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Enclosures containing electronics, communications or cabling infrastructure offer a simple attack point for cyber breaches and an opportunity for a physical attack on the hardware. Yet, many of these assets are housed within enclosures that provide minimal security features to offer a deterrent to any would-be attacker. This has always just been a pet hate. Walking down the high street of a town anywhere in the United Kingdom, you can often see open street communication cabinets. You can actually look directly inside at the equipment. And if I was a bad guy, I could quite easily just put my foot into their enclosure and quite quickly take out their infrastructure. Charged service for enclosures This seems crazy when a US$ 2 magnetic contact on a door can quickly tell you whether your enclosure is open or shut, and can be vital in keeping your network alive. Moreover, the operators of these systems, whether it is telecoms or internet providers, are providing a charged service to their customers, so they should really be protecting their enclosures. Why has that security level not been so readily taken into the outside world, into the unprotected environment? More sobering, if you contrast this security approach to the approach taken in the data centre world, an environment that already has multiple stringent security protocols in place, you get a very different picture. For instance, security devices can capture snapshots of anyone who opens a cabinet door in a data room, so it is recorded who has opened that door. While that is just one simple example, it begs the question. Why has that security level not been so readily taken into the outside world, into the unprotected environment? In my mind, a lot of it boils down simply to education. Network connection, easy point of cyber attacks Our preconceived idea about cyber security is some big corporation being knocked out or held to ransom by, again in our mind, someone sitting at a laptop, probably with their hood up over their head, typing away in the darkness, attacking us through the internet. But how the would-be criminal is going to come at us is just like in sport. They attack at the weakest point. Networks can be deployed in the outside world in many ways, such as cameras monitoring the highways. That means those locations will have a network connection. And that can be a point of attack in a non-secure outside world. Enclosures can be broken into by attackers Many people think, ‘That is okay because I’m going to take that ethernet device that my cameras are connected to and I’m going to put it inside an enclosure.’ However, what people do not realize is that the only thing that the enclosure is doing is protecting the ethernet device from Mother Nature. Because, without proper security, those enclosures can be broken into pretty easily. Many of them are just a single key that is not in any way coded to the device. Twofold cyber security People need to realise that cyber security is twofold. It can be carried out by hacking the network or physically breaking Therein lays the problem. People need to realise that cyber security is twofold. It can be carried out by hacking the network or physically breaking into the weakest physical point. And so, a simple boot through the open door of an enclosure can vandalise the devices inside and take down a small or large part of a network. And by definition, this meets the criteria for a cyber-attack. So, how do we go about tackling this problem? Well, security is a reaction marketplace. And for enclosures, there’s not, at present, a plethora of solutions out there for to counter these types of attacks. It can be challenging to find what you’re looking for through a quick Google search compared to searching for more traditional security protection measures. Deploying smart sensors and detectors But, under Vanderbilt and ComNet, we are currently taking our knowledge and experience from system installation and compiling it together. We’re bringing different products from different parts of our business to make a true solution. For instance, we have sensors for enclosures that detect anything from gas or smoke to open doors, detectors that will tell you if someone is trying to smash open your enclosure with a sledgehammer, or that someone is trying to lift your enclosure off of its mount. More importantly, as is not really a one-size-fits-all solution, we have developed a menu structure available that allows customers to pick and choose the ones that will best fit their own requirements.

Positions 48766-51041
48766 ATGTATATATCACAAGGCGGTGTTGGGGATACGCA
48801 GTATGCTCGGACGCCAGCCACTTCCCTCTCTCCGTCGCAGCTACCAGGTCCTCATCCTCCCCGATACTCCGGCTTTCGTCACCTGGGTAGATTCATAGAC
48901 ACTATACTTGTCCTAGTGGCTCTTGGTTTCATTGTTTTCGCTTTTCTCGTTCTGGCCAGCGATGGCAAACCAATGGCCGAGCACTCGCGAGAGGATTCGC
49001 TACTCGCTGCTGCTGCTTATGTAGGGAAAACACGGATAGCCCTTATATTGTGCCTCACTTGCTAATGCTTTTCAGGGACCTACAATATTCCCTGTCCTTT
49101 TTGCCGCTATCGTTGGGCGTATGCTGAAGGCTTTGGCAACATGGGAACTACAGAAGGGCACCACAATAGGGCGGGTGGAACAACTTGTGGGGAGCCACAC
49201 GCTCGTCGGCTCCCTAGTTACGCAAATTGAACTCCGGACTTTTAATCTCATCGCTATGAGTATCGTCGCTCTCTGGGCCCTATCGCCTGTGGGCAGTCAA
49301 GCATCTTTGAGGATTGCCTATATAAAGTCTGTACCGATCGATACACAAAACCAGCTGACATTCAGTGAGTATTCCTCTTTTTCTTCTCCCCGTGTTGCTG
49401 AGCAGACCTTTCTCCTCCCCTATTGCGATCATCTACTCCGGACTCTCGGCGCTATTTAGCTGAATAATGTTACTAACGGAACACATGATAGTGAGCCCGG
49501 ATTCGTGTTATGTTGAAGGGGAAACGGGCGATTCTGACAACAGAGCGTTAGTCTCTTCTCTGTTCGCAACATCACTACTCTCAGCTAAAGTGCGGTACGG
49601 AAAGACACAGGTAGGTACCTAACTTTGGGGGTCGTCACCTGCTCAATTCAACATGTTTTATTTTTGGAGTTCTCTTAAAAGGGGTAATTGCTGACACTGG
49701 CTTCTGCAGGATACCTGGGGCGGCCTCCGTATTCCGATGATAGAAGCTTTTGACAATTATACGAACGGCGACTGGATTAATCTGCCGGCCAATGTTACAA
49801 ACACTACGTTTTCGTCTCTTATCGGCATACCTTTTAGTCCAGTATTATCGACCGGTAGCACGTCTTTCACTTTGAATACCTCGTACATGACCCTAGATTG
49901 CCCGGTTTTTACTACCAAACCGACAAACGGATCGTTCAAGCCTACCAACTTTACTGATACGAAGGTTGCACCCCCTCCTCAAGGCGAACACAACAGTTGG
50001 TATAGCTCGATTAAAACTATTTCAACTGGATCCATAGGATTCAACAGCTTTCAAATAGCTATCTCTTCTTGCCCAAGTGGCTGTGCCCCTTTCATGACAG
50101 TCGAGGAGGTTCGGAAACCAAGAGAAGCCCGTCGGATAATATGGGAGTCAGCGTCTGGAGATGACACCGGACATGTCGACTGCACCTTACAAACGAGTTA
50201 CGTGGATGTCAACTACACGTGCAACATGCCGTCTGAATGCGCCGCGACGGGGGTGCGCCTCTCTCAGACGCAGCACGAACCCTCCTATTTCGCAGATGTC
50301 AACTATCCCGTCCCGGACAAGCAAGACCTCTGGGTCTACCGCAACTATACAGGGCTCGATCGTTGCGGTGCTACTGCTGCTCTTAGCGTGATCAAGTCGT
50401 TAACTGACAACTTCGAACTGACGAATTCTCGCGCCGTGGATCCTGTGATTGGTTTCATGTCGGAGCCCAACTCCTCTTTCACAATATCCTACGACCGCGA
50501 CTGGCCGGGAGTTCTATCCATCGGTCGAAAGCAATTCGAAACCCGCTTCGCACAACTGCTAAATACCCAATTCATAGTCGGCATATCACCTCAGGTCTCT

For decades, cable theft has caused disruption to infrastructure across South Africa, and an issue that permeates the whole supply chain. Here, Ian Loudon, international sales and marketing manager at remote monitoring specialist Omniflex, explains how new cable-alarm technology is making life difficult for criminals and giving hope to businesses. In November 2020, Nasdaq reported that, “When South Africa shut large parts of its economy and transport network during its COVID-19 lockdown, organised, sometimes armed, gangs moved into its crumbling stations to steal the valuable copper from the lines. Now, more than two months after that lockdown ended, the commuter rail system, relied on by millions of commuters, is barely operational.” Private security firm Despite this most recent incident, cable theft is not a new phenomenon to sweep South Africa Despite this most recent incident, cable theft is not a new phenomenon to sweep South Africa. In 2001, SABC TV broadcast a story following two members of a private security firm working for Telkom, a major telecoms provider. In the segment, the two guards, working in Amanzimtoti on the south coast of KwaZulu-Natal, head out to investigate a nearby alarm that has been triggered. They reach a telecoms cabinet and discover that it has been compromised, with the copper cable cut and telephone handsets strewn across the ground. In the dark, they continue to search the area when one of the guards discovers the problem: 500 metres of copper wire has been ripped out. In their haste, the thieves have dropped their loot and fled. Widespread cable theft Had they managed to get away, they would have melted the cable to remove the plastic insulation and sold the copper to a local scrap dealer for around 900 Rand, about $50 US dollars. For the company whose infrastructure has been compromised, it may cost ten times that amount to replace and repair the critical infrastructure. The disappointing takeaway from this story is that two decades on from this incident the country still faces widespread cable theft, whether it’s copper cables from mines, pipelines, railways, telecoms or electrical utilities. In fact, the South African Chamber of Commerce and Industry estimates that cable theft costs the economy between R5–7 billion a year. The answer to the problem must go further than the existing measures used by companies. Detect power failure Most businesses already invest in CCTV, fences, barriers and even patrol guards, but this is not enough. Take the mining sector, for example. These sites can be vast, spanning dozens of kilometres - it’s simply not cost effective to install enough fences or employ enough guards or camera operators. As monitoring technology gets better, the company has seen site managers increasingly use cable alarms in recent years that detect when a power failure occurs. The idea is that, if one can detect a power failure, they can detect whether the cable has been cut The idea is that, if one can detect a power failure, they can detect whether the cable has been cut. The problem is though: how does one distinguish the difference between a situation where a cable has been cut intentionally and a genuine power outage? Power outages in South Africa are an ongoing problem, with the country contending with an energy deficit since late 2005, leading to around 6,000 MW of power cuts in 2019. Remote terminal units Eskom Holdings SOC Ltd., the company that generates around 95 per cent of South Africa’s power has already warned of further blackouts as the company works to carry out repairs to its power plants. According to a statement on the company’s website, “Eskom spends in the region of R2 billion a year replacing stolen copper cables." The result is that criminals take advantage of the gaps in power to steal cable, timing their robberies to coincide with the published load shedding schedules. The basic alarms used to detect power outage won’t recognise the theft because they register a false-positive during a power cut. By the time the power comes back on, the deed has been done and the criminals have gotten away with the cable. The good news is that recent breakthroughs in cable monitoring technology are helping tackle just this problem. New alarms on the market now combine sophisticated GSM-based monitoring systems that use battery powered remote terminal units. Legitimate supply chain Unlike the basic alarms that look for the presence or absence of power, these new systems monitor whether the cable circuit is in an open or closed state. In the event of a power outage, the unit continues to run on battery power and can detect if a cable has been cut, sending a priority SMS alert to the site manager immediately, giving them a fighting chance to prevent a robbery in progress. Beyond the opportunistic theft carried out by petty criminals, the theft of copper cables forms a wider problem Beyond the opportunistic theft carried out by petty criminals, the theft of copper cables forms a wider problem across the supply chain in South Africa. In recent years, the combination of unscrupulous scrap dealers, the alleged involvement of large scrap processing companies and lax penalties meant that much of the stolen copper ended up back in the legitimate supply chain. However, recent changes in the law have sought to take a tougher stance on copper theft. Alarm monitoring technology According to the Western Cape Government, “The Criminal Matters Amendment Act, regulates bail and imposes minimum offences for essential infrastructure-related offences." The act, which came into effect in 2018, recommends sentencing for cable theft, with the minimum sentence for first-time offenders being three years and for those who are involved in instigating or causing damage to infrastructure, the maximum sentence is thirty years. It seems to be working too. In January 2021, the South African reported that a Johannesburg man was sentenced to eight years behind bars for cable theft in Turffontein. While the longer-term outlook is a positive one for industry, the best advice for businesses seeking to alleviate the problem of cable theft in the immediate future is to invest in the latest cable-theft alarm monitoring technology to tackle the problem and make life difficult for criminals.